There’s something special about craft beer from Texas. 


Maybe it’s a small batch thing, or that some are made with pure aquifer water fed by mystical Hill Country streams. Maybe it’s that many of these craft brewers are self taught and started with a two gallon keg-shaped fermentation tank bought at

Brent beer


I think what really makes Texas craft beer special are the men and women who truly enjoy making it. For them it’s not just a job . . . it’s a passion and that passion shows through in every pint of PA or stout they create.


Some of the nicest folks I’ve met while on the road are craft brewers, and those who wish they were, who gather every Saturday afternoon for the experience. They’re always willing to share a story, explain how they do what they do, and make you feel glad to be there among friends.


Though there are really good craft breweries all across the state, my most recent stops were at two outside of Houston. The Southern Star Brewery in Conroe is only a couple of minutes east of I-45 north on FM 3083. With the slogan “Clarity is Overrated” you might assume that these guys don’t take their beer seriously, but what they lack in clarity is made up for in taste.


From the clean tasting American-style Bombshell Blonde to my favorite, the Pine Belt Pale Ale, and the Buried Hatchet Stout laced with hints of chocolate and coffee, Southern Star has a really good product.


Hundreds of craft beer lovers were at Southern Star the Saturday I visited to sample the selection and enjoy the beer boiled brats grilling at the loading dock out back. What a great combination for a lazy Texas afternoon.


Inside the brewery were heavy wooden benches and biergarten-style tables where craft beer lovers sat and talked about everything from the Astro’s dismal baseball season to work. Joe Hague and his crew of tap-tenders behind the bar filled pint after pint from the taps on the wall. While serving a first time guest Joe was overheard saying, “Southern Star is Aggie owned, and Aggie brewed!” Can’t fault that.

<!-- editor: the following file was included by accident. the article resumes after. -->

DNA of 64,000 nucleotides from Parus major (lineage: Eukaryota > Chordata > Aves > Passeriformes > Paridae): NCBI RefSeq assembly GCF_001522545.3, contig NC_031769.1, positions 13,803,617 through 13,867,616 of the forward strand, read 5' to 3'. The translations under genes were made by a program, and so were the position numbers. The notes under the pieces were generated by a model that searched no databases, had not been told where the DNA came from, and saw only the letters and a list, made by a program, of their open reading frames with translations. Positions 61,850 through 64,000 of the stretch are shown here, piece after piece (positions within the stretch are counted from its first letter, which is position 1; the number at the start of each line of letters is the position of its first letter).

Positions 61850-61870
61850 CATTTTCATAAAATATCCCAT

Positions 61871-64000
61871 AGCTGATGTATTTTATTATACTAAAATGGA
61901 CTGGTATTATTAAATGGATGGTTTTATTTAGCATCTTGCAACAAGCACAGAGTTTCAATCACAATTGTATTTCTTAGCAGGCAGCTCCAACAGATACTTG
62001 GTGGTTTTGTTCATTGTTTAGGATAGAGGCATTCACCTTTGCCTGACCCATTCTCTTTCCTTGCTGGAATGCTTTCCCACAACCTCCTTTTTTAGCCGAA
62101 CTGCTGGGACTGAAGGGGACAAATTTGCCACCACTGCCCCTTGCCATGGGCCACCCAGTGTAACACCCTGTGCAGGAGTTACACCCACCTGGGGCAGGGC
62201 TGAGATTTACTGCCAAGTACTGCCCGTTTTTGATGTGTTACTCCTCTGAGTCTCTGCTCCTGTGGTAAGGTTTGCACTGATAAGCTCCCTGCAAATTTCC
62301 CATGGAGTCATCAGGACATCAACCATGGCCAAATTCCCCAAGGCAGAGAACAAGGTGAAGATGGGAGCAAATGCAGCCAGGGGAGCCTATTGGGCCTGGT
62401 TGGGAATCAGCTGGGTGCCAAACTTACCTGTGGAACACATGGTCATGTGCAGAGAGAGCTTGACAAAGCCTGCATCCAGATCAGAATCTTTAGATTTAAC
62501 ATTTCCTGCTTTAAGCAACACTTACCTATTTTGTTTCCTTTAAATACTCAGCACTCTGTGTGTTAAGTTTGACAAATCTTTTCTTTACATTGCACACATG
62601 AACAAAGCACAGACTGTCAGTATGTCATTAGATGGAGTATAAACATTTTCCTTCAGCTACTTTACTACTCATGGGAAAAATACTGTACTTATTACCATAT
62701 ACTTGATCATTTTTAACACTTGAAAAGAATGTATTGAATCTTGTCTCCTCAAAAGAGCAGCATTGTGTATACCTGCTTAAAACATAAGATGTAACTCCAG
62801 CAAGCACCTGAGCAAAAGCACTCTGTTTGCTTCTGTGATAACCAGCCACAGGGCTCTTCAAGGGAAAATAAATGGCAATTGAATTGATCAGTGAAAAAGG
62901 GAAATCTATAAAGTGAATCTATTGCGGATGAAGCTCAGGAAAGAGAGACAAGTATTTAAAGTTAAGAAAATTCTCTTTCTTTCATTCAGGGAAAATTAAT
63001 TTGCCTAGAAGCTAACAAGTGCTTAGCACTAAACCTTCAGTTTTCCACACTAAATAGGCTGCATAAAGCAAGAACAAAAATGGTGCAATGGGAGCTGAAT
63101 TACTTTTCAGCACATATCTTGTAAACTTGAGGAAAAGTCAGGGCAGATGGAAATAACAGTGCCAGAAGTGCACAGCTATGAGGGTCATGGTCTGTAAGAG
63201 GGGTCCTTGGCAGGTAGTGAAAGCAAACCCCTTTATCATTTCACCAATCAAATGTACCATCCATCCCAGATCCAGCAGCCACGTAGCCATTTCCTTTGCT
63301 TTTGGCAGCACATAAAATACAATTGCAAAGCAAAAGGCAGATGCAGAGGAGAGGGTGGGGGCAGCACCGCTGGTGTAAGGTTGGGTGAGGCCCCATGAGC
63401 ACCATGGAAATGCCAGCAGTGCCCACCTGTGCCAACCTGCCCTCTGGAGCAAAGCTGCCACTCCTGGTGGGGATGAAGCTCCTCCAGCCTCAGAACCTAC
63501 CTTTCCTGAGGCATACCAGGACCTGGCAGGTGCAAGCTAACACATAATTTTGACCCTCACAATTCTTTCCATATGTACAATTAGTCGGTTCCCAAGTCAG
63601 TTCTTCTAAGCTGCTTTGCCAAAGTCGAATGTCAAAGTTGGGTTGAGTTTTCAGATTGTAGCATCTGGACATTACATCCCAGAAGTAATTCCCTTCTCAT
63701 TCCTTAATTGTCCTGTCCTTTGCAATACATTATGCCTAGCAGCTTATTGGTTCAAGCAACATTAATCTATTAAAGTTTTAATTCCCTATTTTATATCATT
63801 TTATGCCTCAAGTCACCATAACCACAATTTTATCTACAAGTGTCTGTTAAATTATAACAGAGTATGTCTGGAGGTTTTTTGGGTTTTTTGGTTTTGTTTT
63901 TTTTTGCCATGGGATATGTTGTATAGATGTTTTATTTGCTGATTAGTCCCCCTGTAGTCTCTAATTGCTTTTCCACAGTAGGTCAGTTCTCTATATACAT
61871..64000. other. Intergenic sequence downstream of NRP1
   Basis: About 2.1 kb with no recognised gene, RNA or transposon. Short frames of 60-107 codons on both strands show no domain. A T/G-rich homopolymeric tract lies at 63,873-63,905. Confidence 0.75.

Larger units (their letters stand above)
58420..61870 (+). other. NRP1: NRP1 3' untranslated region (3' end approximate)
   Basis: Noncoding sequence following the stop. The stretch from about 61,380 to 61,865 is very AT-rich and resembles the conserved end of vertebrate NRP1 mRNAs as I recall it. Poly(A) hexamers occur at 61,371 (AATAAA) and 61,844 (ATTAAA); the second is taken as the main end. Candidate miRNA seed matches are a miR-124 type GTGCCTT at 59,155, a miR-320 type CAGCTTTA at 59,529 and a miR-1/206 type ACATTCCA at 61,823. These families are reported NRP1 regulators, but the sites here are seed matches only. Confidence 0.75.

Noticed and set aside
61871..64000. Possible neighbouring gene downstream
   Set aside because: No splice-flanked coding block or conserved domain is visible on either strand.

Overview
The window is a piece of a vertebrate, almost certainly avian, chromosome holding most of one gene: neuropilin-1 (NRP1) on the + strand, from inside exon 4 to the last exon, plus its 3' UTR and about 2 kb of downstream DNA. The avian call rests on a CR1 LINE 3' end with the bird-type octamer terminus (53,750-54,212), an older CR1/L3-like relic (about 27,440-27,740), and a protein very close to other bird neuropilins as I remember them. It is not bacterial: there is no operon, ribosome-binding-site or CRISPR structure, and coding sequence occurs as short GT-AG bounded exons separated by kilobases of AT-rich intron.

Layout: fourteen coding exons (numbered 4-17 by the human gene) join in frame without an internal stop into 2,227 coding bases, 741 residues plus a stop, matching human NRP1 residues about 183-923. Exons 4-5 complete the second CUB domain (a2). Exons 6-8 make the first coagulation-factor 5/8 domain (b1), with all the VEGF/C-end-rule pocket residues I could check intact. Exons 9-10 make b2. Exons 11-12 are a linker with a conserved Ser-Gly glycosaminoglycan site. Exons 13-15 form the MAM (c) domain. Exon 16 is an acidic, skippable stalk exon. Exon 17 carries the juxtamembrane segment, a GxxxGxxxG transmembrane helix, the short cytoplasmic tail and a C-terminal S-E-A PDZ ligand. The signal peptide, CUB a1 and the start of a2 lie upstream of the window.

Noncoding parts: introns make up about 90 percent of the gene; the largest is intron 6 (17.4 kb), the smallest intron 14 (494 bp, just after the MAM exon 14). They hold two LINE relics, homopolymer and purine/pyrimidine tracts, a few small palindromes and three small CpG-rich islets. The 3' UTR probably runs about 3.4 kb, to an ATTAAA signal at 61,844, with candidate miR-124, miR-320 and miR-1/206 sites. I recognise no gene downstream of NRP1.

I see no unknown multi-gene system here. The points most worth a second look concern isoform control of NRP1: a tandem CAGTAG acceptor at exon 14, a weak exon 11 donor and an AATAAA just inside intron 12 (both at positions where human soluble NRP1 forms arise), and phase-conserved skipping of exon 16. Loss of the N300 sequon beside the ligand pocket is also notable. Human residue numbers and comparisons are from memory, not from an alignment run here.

If ambience is a plus, the No Label Brewery scores large. The NLB is tucked away in a rambling complex of deserted rice silos along the railroad tracks in historic Katy. To the sound of classic rock and country music, and the smell of pulled pork barbecue on the smoker, hundreds of craft brew lovers had gathered this day to sip and sample.


NLB’s El Hefe (Hefeweizen) is a light body refreshing brew with hints of banana and cloves. The
Pale Horse American Pale Ale is made with whole hops fresh for a clean finish, while
the American Amber-style Ridgeback Ale has slight toasty/chocolate character balanced with the right amount of hops. All were great tastes on a hot summer day.


While the adults hung out and talked in shade of the towering old rice elevators and brightly colored pop-up shade structures scattered around, children played ball and chased each other in the nearby grass. It was like an old fashioned Saturday afternoon social in small town Texas. On second thought . . . that’s exactly what it was; locals and out-of-towners with a common interest coming together for a laid-back afternoon revolving around one thing . . . their love of the brew.


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